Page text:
The Penguin Post has learned that a talking penguin garbage bin that was stolen from Bourne Outdoor Pool in Bourne, England has been found and returned to the charity. The missing bin was first spotted by two people on Saturday on grassland near The Ridings in Elsea Park in Bourne, but by the time police had arrived the bin had already been removed. However it was later discovered on the remains of the old railway bridge off Raymond Mays Way by two BRM Day committee members Richard Bostock and Anthony Delaine-Smith, when they were completing an inspection of the southern park and ride car park side for the groups event on October 7. They were alerted to its location by a passing dog walker. The bin, worth about £450, was taken from the pool on the Abbey Lawn, which is a registered charity, on Friday night last week. Richard said: “It was a little difficult to explain to the Lincolnshire Police Control Room that we had found a missing Penguin, “I suppose it is not everyday that they have phone calls like that.”
Archive for August, 2012
The Penguin Post has learned of an array of measures being considered by the South African government in an attempt to stave off the rapid decline of the African Penguin. Permanent or temporary exclusion zones around African penguin breeding islands – including for fishing vessels – are among a raft of proposed conservation measures aimed at preventing the iconic species from possible extinction.
Other measures include looking at ways of protecting penguins at Burghers Walk, east of the Boulders penguin colony, in Simon’s Town near the South African Cape; managing penguins’ natural predators such as Cape fur seals and kelp gulls, including possible culling; improved monitoring for oil pollution that affects penguins through increased aerial patrols; stopping the international trade in wild-caught penguins; and a capture, raise and release program for penguin chicks that are unlikely to survive without intervention. They are among measures outlined in a 65-page draft African Penguin Biodiversity Management Plan gazetted yesterday by Environmental Affairs Minister Edna Molewa. There is a 30-day comment period.
The African penguin, formerly known as the jackass penguin, was SA’s most abundant seabird in the early 20th century. However, its numbers have crashed so severely that its Red List status is given as “endangered”. Ornithologists believe the population may have been as high as one million breeding pairs in the 1920s, but that dropped to 147 000 pairs in 1956/57, 75 000 pairs in 1978, 63 000 pairs in 2001 and just 25 000 pairs in 2009. The present population is only about 2.5 percent of its historical level.
The bird has been assigned its endangered status because the breeding population has decreased by 50 percent in the three most recent generations. The species is endemic to southern African, occurring only between Algoa Bay in the east and central Namibia. The greatest current threat to the African penguin is probably the lack of prey, mainly sardines and anchovies, that appear to have shifted significantly eastwards in recent years. But oiling through pollution – the Treasure oil spill in June 2000 affected 40 percent of the total population – the removal of guano from islands (that penguins burrow in to make nests) and predation by Cape fur seals, kelp gulls and also by alien invasive species are other major problems. The draft biodiversity management plan, issued under the National Environmental Management: Biodiversity Act, emerged from a major planning workshop held in Arniston in October 2010, hosted by the national Department of Environmental Affairs and CapeNature.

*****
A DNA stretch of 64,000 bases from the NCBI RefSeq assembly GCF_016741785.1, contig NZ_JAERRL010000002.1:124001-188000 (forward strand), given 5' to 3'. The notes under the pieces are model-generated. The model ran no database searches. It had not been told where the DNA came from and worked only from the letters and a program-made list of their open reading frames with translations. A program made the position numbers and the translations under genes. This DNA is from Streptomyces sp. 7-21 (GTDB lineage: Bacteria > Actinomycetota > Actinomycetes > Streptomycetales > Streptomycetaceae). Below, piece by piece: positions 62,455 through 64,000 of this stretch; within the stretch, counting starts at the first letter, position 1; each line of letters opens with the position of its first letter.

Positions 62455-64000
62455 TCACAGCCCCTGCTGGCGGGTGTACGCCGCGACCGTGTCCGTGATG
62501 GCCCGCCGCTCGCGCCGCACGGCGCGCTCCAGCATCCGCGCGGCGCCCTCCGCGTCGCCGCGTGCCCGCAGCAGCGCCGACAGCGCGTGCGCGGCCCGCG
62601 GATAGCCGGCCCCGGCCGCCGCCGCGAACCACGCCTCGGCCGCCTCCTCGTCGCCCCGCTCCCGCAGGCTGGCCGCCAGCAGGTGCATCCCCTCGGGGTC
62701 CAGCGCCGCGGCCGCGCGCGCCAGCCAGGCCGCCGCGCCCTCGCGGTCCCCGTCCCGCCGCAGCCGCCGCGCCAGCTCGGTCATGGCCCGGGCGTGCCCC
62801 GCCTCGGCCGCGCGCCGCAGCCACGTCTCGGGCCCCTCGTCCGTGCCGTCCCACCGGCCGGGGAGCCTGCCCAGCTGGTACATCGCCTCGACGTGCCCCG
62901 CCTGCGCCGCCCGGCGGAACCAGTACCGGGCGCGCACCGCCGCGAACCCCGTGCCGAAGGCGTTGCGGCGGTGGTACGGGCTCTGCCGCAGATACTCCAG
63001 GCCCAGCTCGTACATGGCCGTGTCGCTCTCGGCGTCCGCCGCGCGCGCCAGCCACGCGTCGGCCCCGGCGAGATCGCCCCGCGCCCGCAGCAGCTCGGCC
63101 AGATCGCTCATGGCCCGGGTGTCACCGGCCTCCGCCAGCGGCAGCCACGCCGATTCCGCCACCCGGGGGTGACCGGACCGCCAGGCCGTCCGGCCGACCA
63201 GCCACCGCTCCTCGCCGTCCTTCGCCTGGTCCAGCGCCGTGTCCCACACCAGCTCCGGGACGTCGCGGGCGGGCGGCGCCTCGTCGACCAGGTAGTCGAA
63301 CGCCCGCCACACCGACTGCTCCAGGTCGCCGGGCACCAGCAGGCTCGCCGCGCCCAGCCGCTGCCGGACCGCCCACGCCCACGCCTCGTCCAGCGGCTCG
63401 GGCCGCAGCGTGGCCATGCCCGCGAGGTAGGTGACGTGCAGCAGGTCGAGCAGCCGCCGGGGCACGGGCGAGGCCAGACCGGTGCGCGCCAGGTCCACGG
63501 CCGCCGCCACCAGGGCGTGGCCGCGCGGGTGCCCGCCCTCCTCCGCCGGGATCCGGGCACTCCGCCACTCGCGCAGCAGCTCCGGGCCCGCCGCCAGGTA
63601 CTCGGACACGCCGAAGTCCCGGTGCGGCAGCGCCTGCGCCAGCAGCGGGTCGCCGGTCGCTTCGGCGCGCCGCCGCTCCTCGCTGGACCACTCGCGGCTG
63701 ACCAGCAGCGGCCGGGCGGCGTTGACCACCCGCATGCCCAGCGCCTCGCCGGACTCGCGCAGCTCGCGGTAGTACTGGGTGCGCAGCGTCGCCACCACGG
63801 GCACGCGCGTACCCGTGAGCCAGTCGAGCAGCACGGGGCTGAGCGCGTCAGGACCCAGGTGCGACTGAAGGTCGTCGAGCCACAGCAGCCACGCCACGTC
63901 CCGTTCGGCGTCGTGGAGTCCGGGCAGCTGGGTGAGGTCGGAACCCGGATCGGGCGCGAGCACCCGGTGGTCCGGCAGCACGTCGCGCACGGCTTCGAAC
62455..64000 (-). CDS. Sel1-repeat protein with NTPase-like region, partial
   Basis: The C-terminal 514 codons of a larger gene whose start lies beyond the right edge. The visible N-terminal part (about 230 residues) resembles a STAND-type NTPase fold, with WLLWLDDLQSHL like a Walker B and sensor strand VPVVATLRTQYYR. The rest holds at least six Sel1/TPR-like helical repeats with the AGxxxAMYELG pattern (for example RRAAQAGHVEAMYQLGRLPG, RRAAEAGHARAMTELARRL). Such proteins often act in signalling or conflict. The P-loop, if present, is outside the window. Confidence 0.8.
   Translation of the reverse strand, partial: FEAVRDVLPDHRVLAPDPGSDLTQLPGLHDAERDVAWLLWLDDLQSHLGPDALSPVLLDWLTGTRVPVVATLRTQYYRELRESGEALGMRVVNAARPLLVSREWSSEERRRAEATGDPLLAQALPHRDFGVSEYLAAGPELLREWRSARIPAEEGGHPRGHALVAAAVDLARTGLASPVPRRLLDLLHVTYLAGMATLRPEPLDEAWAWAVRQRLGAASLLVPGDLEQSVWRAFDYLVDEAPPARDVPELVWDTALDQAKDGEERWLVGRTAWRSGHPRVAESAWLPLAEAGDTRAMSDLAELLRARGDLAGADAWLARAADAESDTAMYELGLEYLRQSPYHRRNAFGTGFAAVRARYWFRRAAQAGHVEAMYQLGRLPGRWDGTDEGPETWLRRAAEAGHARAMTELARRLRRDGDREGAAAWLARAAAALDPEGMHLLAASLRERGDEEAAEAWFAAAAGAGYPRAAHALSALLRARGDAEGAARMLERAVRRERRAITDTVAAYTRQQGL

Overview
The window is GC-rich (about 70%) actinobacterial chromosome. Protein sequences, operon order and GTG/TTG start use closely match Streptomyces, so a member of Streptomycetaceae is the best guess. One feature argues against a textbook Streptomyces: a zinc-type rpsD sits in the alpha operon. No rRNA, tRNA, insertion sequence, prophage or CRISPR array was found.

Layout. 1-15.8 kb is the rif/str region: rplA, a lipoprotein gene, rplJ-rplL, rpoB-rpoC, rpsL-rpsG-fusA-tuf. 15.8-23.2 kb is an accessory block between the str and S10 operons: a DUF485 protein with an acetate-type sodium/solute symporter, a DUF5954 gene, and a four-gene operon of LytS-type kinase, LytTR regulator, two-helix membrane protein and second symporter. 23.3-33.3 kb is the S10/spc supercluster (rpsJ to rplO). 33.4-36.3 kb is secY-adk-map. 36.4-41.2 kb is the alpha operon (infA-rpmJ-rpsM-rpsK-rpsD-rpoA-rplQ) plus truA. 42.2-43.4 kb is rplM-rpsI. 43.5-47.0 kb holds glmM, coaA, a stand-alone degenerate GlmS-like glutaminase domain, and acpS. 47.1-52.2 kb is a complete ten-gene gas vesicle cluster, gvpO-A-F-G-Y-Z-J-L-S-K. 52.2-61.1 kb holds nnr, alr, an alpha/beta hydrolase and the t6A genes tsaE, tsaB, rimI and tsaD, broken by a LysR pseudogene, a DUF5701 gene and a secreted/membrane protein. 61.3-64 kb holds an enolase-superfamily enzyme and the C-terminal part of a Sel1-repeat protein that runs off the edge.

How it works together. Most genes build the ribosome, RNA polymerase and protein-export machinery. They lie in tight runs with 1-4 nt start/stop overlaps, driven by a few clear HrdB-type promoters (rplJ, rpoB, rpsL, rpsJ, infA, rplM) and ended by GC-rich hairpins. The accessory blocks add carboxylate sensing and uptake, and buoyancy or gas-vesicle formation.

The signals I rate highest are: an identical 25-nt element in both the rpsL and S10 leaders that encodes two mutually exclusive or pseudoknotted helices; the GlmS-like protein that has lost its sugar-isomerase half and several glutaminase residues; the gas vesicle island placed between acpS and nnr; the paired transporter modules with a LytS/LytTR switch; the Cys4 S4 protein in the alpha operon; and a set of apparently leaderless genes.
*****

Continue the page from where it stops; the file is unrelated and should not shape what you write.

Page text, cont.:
Other measures in the plan include: Investigating and monitoring the possible impact of fishing near penguin colonies, with an island (fishing) closure feasibility study under way and to be concluded by 2014. Promoting and enforcing the Southern SA Special Waters Area, declared under the MARPOL Convention for the prevention of pollution by ships. Building a database of oiled feathers for oil fingerprinting analysis. Investigating and evaluating the efficacy of air restrictions over breeding colonies. Ensuring the protected-area status of all localities that have African penguin breeding colonies, and establishing an African penguin stud book for all penguins in captivity.
Considering the amount of time they spend outdoors in some of the roughest environments the world has to offer, penguins usually manage to remain remarkably dapper. However, this penguin decided to throw decorum aside in a dash for the sea, swimming across a lake of mud in its path and cloaking its usually impeccable black and white plumage in brown slime.
A huge colony of penguins were gathered on a place called Salisbury Plain in remote South Georgia when a huge mud lake poured across the ice and separated them from the water. Thousands of the cute creatures decided to be sensible and take the longer route around the muck so they could reach the ocean.
But a plucky handful decided they were not going to let a bit of mud get in their way. Instead, they jumped in and made a swim for it. However, they no doubt quickly regretted it. Within seconds the King Penguins were covered from beak to webbed feet in oozing slime. When they emerged from the pool they looked like they had been dipped in chocolate as they were completely covered in the mud. Eventually they finally reached the sea and the embarrassed penguins threw themselves into the ice-cold ocean for a much-needed wash.
The Penguin Post has learned that penguins in the Calgary Zoo have been able to escape from their enclosure and are contacting people outside their water tank which has raised questions from an animal rights group. Zoo officials say some of their Gentoo penguins have leapt from their watery habitat and shared floor space with onlookers.